Limit hold'em. There, I said it, and the world didn't fall apart.
I know that among a certain subset of the poker community, it's quite fashionable to treat fixed-limit hold'em as something like a polyester suit — it was fine a generation ago, but now is part of the past.
Is it just because you can't shove all in? Because you have to earn your money one pot at a time rather than in a couple of massive double-ups? Because you basically always have to play four streets of poker?
And there's this thing about profit — sometimes it's fun to make money at poker without working hard at it. That brings me to my story.
I was at a casino recently and thought I'd sit down and play a little poker. Wander into the poker room and they've got a game going.
Me: "You got a seat?"
Room manager: "Yes sir. $3/$6 limit hold'em. Are you familiar with that?"
Me: "Yeah, I played it a time or two."
Room manager: "How many chips would you like?"
I sat down and built up my five perfect stacks of $1 chips. Unlike no-limit, with all its mixing and matching of colors, a good limit game has exactly one color chip in action. Everything's easier. But I digress.
Folks, as I watched and played this game, I realized I was seeing something that I hadn't seen in years — the most honest, transparent game of poker imaginable. They all limped in so they could hit a flop. If you raised, they called, because they wanted to see the flop. After that, they checked and called if they thought they weren't drawing dead. If they bet, my goodness, they were beating top-top and you simply had to evaluate your chances against a Very Good Hand.
A check-raise promised at least two pair. It was never on a king-high board, it was never a draw — it was the goods.
Furthermore, the average pot I played was far bigger than the average pot that I play in a $1/$2 no-limit game. That's because I'd raise after a handful of limpers, they'd all call, and we'd be off to the races.
And race it was, because when you make it $6 to go with after three limpers and they all call, you have to drag your kings through a minefield. But I'll tell you what — they stand up way more than their share of the time, and when they do, you drag a two-scoop pot.
And if you hit a Real Hand, with two (or three or four) people all calling a couple of big bets on the turn and river ("I have to call — look at the size of the pot"), then you've got a three-scooper and it's as big as any pot you see every 45-60 minutes in a $1/$2 no-limit game.
I'm telling you, sometimes it's fun to play poker without the giant peaks and valleys of unlimited betting. You just bang your bets out there when you have the best hand and hope it holds. You call when you have the right price to draw, which is almost always.
And friends, you pay attention when they bet, and don't play head games with yourself. Because I promise you that in that game, and ones like it, when they bet or raise, they mean exactly what they're saying, and in fact, it's usually an understatement.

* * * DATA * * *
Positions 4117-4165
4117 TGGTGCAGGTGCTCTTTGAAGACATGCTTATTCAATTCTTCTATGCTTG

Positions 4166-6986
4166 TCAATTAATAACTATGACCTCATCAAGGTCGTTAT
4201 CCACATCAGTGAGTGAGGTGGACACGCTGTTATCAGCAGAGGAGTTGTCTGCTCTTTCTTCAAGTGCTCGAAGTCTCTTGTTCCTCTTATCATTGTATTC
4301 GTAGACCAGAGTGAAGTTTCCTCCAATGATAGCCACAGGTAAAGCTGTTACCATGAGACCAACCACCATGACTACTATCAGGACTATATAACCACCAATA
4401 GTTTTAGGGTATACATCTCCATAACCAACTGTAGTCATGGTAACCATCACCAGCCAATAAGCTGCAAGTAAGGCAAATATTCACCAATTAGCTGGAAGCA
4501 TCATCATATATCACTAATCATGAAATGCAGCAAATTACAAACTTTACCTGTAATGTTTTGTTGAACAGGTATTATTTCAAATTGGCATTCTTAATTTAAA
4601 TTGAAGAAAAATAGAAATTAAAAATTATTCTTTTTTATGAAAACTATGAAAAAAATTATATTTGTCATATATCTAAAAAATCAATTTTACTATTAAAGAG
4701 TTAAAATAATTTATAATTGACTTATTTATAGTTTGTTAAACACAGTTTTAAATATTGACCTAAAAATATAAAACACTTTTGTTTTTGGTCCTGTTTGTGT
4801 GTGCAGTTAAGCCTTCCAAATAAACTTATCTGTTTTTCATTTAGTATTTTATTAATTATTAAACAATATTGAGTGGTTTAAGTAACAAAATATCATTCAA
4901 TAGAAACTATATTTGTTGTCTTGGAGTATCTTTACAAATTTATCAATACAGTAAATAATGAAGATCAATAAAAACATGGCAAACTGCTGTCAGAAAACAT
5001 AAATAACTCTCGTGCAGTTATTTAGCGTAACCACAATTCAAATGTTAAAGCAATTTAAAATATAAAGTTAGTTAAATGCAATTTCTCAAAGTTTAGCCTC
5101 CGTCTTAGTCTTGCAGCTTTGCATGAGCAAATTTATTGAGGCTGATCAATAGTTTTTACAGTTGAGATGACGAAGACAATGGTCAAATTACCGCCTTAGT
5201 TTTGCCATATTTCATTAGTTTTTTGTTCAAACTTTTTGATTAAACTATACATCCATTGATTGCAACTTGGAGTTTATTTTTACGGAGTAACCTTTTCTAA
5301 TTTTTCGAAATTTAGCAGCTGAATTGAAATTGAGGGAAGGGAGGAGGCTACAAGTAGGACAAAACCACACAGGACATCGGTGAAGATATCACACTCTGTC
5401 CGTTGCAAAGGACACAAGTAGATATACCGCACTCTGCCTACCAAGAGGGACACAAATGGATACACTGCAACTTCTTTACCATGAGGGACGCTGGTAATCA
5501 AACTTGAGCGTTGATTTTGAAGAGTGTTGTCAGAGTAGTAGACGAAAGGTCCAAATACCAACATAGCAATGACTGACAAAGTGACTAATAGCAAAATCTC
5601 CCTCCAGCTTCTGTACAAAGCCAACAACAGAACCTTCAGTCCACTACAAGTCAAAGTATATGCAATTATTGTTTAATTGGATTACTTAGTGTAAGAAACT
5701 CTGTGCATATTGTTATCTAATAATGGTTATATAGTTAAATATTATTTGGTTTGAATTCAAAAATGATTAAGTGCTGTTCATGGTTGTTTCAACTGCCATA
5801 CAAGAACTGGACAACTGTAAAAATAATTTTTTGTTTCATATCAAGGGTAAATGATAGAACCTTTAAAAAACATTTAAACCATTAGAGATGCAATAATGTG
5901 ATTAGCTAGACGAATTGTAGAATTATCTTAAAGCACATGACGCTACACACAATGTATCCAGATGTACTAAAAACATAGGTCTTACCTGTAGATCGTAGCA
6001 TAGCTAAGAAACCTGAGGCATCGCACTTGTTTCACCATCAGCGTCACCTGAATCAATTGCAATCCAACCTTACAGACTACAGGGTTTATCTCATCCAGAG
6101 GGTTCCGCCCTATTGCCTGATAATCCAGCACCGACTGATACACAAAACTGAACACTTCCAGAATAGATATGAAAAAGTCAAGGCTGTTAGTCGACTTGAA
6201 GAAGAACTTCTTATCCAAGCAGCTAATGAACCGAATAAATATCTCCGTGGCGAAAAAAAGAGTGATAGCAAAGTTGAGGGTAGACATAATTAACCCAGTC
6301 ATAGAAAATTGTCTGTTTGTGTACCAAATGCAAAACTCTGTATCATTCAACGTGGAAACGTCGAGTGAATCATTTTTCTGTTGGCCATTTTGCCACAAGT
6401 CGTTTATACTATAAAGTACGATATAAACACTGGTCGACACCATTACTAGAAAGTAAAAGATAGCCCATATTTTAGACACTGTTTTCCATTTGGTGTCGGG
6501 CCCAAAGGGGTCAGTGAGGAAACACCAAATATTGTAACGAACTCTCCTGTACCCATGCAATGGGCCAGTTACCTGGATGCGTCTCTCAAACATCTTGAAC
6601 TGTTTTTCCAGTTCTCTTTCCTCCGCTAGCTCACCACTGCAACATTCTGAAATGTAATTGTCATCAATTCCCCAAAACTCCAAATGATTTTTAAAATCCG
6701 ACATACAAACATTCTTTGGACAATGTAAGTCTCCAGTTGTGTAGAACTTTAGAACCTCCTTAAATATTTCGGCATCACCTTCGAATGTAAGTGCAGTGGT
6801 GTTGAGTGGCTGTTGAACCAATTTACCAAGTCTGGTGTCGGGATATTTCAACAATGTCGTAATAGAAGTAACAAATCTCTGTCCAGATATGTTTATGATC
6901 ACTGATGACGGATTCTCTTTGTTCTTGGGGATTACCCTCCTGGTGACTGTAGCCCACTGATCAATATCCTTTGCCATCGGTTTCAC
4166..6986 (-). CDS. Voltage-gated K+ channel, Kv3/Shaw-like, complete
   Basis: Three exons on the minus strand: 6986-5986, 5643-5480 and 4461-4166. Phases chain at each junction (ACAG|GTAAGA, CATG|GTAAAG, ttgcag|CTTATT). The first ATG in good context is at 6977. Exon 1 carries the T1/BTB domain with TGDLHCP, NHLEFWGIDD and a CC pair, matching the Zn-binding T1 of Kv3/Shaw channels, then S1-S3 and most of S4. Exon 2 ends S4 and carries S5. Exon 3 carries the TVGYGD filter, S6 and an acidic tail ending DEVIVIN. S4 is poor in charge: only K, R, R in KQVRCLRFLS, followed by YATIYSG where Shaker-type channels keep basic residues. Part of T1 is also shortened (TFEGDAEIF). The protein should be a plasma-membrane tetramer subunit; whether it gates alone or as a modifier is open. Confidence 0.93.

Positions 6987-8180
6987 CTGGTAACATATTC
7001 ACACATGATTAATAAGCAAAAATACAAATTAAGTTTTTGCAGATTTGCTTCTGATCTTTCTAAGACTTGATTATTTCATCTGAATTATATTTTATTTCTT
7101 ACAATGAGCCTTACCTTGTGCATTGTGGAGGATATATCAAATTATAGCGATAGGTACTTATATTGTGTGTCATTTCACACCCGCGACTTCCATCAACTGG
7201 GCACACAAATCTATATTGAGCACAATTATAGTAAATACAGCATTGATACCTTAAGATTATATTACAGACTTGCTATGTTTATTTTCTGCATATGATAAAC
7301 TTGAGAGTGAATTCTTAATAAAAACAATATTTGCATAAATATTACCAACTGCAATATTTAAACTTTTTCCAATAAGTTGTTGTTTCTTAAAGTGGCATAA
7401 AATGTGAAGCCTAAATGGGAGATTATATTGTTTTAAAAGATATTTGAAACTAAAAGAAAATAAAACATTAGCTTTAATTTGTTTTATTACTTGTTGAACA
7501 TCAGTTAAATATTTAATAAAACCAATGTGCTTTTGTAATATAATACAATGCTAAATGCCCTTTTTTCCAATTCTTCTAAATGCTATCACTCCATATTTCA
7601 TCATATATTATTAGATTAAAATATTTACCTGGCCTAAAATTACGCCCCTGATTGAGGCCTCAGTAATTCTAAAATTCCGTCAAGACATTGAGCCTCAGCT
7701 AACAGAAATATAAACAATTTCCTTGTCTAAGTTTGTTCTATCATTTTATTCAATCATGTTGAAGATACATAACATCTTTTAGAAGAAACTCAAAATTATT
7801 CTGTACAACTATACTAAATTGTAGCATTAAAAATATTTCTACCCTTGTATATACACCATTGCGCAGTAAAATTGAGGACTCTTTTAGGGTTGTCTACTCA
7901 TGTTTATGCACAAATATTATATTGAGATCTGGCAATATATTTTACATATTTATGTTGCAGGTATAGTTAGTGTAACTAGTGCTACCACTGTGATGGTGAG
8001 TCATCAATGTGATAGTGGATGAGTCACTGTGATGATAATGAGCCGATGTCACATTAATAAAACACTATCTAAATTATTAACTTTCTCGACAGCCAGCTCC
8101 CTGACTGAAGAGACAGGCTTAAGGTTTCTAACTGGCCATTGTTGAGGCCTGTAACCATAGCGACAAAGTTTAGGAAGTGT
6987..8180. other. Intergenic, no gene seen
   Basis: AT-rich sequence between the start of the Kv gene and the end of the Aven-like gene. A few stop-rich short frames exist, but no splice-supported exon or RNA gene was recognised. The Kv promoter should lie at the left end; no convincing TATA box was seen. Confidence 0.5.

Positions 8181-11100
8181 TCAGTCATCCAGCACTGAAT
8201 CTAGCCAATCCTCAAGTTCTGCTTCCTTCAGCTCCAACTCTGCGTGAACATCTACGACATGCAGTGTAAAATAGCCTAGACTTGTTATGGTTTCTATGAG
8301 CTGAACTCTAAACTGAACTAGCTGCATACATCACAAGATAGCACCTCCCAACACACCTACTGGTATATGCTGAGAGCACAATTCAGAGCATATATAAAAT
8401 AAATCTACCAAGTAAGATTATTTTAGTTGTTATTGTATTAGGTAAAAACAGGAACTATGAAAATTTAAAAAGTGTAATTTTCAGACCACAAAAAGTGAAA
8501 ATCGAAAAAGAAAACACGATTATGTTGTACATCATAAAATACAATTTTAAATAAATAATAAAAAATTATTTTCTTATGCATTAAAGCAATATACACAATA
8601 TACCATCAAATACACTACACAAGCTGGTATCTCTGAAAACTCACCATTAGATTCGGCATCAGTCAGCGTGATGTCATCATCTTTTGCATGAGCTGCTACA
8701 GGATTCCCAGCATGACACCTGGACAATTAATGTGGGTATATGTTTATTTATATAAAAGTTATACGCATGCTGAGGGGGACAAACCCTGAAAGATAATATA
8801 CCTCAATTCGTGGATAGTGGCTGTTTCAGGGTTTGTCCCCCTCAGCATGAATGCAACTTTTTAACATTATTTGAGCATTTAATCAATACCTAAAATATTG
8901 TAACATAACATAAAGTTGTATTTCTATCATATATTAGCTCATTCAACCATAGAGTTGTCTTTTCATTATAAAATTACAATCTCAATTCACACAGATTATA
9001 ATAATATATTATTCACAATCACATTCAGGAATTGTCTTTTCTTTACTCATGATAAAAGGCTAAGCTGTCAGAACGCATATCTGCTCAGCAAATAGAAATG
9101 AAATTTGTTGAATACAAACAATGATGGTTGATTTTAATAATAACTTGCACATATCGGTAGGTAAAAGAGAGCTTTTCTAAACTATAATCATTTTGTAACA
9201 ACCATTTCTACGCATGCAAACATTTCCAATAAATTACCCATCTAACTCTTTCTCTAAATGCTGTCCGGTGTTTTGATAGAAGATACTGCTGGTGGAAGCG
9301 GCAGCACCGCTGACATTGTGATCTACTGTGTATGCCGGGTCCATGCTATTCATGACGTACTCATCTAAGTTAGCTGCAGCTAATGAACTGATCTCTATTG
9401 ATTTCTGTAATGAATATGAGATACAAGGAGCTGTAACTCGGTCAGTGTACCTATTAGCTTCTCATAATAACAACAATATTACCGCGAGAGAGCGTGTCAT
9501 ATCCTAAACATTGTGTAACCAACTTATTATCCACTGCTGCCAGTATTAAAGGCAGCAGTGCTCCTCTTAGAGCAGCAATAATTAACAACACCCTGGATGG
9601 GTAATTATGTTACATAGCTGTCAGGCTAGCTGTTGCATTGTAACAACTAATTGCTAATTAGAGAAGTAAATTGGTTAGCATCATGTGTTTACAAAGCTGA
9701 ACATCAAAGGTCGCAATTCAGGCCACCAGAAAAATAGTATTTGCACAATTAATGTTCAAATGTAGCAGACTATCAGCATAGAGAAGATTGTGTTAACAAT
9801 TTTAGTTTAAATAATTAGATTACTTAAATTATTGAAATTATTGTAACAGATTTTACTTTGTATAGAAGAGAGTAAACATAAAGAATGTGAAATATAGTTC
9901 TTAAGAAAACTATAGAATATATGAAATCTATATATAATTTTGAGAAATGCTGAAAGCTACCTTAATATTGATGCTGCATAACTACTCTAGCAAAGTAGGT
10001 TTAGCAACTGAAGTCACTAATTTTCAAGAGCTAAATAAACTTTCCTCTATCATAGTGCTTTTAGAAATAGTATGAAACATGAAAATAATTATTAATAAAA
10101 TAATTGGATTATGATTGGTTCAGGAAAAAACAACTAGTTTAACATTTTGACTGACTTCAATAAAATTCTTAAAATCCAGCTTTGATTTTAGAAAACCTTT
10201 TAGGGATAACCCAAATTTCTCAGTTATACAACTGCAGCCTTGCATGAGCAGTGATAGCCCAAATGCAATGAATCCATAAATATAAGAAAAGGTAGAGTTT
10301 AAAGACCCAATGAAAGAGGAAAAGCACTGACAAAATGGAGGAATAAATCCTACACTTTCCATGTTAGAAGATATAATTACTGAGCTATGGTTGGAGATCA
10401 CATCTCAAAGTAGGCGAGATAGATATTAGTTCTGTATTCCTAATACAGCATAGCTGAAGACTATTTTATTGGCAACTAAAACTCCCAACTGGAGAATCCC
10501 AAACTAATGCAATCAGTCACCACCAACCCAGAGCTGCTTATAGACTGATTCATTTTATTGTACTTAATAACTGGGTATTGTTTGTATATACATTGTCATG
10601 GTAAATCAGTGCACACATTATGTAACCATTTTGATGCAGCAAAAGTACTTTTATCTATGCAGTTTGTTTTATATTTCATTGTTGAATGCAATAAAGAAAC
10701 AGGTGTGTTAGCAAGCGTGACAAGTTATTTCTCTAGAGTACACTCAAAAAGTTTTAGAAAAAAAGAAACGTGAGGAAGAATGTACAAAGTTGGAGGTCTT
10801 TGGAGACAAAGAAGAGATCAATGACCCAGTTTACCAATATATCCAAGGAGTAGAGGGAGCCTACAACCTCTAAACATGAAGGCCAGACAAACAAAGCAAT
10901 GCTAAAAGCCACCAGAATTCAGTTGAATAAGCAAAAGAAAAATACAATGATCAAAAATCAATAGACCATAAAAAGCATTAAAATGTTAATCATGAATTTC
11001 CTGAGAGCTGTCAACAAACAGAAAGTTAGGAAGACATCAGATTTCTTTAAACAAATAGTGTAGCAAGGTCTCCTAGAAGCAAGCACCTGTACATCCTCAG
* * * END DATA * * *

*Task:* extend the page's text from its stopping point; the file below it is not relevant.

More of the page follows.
Limit Hold'em Strategy
Your no-limit instincts will generally keep you in good shape when playing limit hold'em, as long as you remember pot odds. That specifically means:
- You are never getting anybody off a decent hand, nor should you try. Furthermore, it's not correct for anybody to give up a "decent" hand when they can get to a showdown for a relatively low price. So don't try to "represent" a hand better than top pair and think they're going to fold top pair.
- No-limit hold'em pot odds calculations are generally of the form "I'm getting 2-to-1" (or 2.5-to-1 or 3-to-1) — numbers of that magnitude. Limit hold'em routinely offers prices like 10-to-1, 15-to-1 or even 20-to-1. At that price, you can do a lot more gambling — be sure to take that into account.
- Please don't make hero folds on the river with a decent hand in a big pot. Throw your last one big bet out there with the anticipation of saying "Nice hand, sir/ma'am." People are bad at estimating small probabilities; trying to decide if you're better or worse than 19-to-1 against is not most people's strong suit.
One of the beauties of poker is the variety of forms and fashions it offers. If you can play limit hold'em, sometimes you'll have the opportunity to make good money playing a fun game against transparent, honest, but eminently fun and enjoyable opponents. Our game is rarely better than that.
NB: With the Spring Championship of Online Poker coming up at PokerStars, you'll have ample opportunity to flex your limit hold'em muscles. Your SCOOP opponents won't be as honest or transparent as my friends at this small casino, but many of the same principles apply — and you might find you really enjoy the game.
Lee Jones first joined PokerStars in 2003 and has been involved in the professional poker world for over 30 years. You can read his occasional Twitter-bites at @leehjones.
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